My wrapping project is almost complete and ready for the unwrapping project in another week. Even now I wonder if each person will like the gift I have chosen for them. Will they like it? Will they use it? Will it be the correct size and color? I will just have to wait for Christmas Day to find out the answers to these questions.
I wonder what thoughts were going through God’s mind a week before His Son was born as both Son of God and Son of Man. Being an omniscient God, He knew not everyone would receive His Son and the gift of salvation available through believing in Him. My Reader, you and I have the greatest gift available to us not only on Christmas Day, but any day when we choose to accept His gift. If you have not already done so, accept Jesus as your personal Savior and Lord. Unwrap this gift and utilize it every day of your life! You do not need to question if this gift is the correct size or color because God has handcrafted it to fit you and your needs perfectly. I guarantee you will like it and be blessed by it. Accept this gift in the way the Giver has anticipated!
I know Christmas is still a couple of weeks away so maybe I am rushing the season by reading the account of Jesus’ birth in the Bible already, but maybe not. I am making Christmas preparations within our home so it is appropriate that I also prepare my heart to celebrate Christmas. Today as I was reading Luke 2:4-7, I began to think about Joseph and the innkeeper. I focused upon the fact in verse 7 that there was no room in the inn and yet Jesus was still born on the premises of the innkeeper.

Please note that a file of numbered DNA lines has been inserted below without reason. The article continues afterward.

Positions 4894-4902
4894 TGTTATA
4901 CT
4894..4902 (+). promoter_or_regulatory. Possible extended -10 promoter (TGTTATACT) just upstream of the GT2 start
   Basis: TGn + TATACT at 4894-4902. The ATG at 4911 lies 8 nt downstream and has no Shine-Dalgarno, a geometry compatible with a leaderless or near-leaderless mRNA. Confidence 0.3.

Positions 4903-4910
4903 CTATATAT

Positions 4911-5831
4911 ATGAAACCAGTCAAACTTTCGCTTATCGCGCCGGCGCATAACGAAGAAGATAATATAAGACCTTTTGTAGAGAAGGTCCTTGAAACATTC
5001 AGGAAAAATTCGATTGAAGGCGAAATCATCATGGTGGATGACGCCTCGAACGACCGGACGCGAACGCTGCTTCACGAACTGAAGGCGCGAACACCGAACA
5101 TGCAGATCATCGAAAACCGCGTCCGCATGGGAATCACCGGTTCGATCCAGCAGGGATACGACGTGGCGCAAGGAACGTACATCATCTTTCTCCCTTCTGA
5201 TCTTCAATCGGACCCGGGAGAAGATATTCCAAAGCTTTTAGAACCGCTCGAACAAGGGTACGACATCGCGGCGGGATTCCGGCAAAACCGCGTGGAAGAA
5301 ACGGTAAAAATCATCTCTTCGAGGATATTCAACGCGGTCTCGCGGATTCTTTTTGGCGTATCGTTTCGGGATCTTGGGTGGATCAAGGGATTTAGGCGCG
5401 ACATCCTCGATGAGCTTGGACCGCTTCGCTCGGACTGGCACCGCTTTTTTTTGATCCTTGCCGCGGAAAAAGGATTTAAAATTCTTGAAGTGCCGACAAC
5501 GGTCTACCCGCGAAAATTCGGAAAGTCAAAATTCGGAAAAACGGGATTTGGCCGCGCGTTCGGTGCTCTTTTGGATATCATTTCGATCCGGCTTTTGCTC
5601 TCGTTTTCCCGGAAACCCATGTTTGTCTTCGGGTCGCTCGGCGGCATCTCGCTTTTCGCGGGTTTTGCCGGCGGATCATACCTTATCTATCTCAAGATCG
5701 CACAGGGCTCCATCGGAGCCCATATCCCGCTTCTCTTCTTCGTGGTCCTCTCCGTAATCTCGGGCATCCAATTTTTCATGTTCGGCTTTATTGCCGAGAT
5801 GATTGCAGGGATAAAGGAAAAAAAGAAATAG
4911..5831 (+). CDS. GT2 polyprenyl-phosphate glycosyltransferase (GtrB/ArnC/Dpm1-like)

When Joseph asked the innkeeper for a room in his dwelling, he was told that the inn was full and there was no room for anyone else. However, the innkeeper did answer Joseph’s request to a degree when he gave this couple, who was soon to be a family of three, a place in his stable. He did not completely ignore Joseph. It would have been nice if Jesus could have been born in the warmth of a cozy room, but a stable was better than an unprotected spot beside the road. If the innkeeper had known who was asking for a room, I wonder if his answer would have been different. What if the innkeeper had known he was closing the door on Emmanuel? What might have happened if the innkeeper would have made room somewhere inside the inn or if he had even given up his own room and allowed Jesus to be born within his heart and home?